Mafia Island - Swimming with Whale Sharks

After a week on such a quiet, untouched Island, it was hard to feel as inspired by Zanzibar, our next stop. It was so busy and the locals were constantly trying to rip us off. We had a great stay in Kaure Sands Beach Lodge though, where we met a fun loving Canadian family to share stories and play pool games with.

Lazy mornings spent writing and chilled afternoons spent swimming and reading. Not surprisingly, it went too quick.

Visiting Zanzibar on a budget

Seeing the Big 5

Most people come to East Africa for one thing, the safaris. These trips are pricey, but so worth every penny. After our island visits, we enjoyed a fantastic 4 day camping trip with Misele African Safris.

So much wildlife, so many good pictures and memories to take away.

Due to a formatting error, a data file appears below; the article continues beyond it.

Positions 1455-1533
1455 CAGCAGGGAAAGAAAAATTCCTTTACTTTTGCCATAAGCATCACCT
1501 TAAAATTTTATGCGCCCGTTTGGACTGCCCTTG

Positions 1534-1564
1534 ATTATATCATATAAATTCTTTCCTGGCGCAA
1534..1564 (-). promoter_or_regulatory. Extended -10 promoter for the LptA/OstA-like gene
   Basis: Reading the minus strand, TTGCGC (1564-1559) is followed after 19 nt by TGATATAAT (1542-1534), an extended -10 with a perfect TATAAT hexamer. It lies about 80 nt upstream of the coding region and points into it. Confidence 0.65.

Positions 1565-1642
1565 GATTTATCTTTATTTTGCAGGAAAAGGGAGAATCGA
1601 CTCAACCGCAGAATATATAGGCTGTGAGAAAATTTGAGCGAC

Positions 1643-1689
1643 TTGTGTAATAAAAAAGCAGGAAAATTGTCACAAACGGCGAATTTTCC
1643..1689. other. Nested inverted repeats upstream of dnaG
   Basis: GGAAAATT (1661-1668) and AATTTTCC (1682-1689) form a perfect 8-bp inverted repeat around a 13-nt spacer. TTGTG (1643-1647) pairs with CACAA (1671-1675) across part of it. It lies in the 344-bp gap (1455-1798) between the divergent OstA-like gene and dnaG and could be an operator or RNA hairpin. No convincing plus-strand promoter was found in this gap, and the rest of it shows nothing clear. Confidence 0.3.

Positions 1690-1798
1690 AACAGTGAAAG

Check out:
In photos: 15 highlights from my Tanzania safari
African safari: a complete guide

Africa Sunrise

A little village called Wiri

After 2 weeks travelling we headed to our main destination for our time in Tanzania, Wiri, a small green village at the base of Kilimanjaro.

For the last year we have been fundraising for a great charity called ACE who have been supporting the build of Arise school in Wiri. We’ve also been sponsoring a little boy called Junior to attend the school who otherwise wouldn’t be able to afford it.

For a month, we volunteered in Arise school updating their record systems (that was a challenge!) and teaching the staff computer skills. Breaking occasionally to play a game with the children. While there, we stayed with Anna, the assistant head, and her son Jovi. It didn’t take long for them to feel like family.

Our time there wasn’t always easy. Wiri is a poor village. It’s not a comfortable thing seeing poverty, let alone living in it, when you have such a privileged outlook on life. It’s so unfair. After my terrible regrets from my last volunteering experience (read about it here), I wanted to do this one the right way.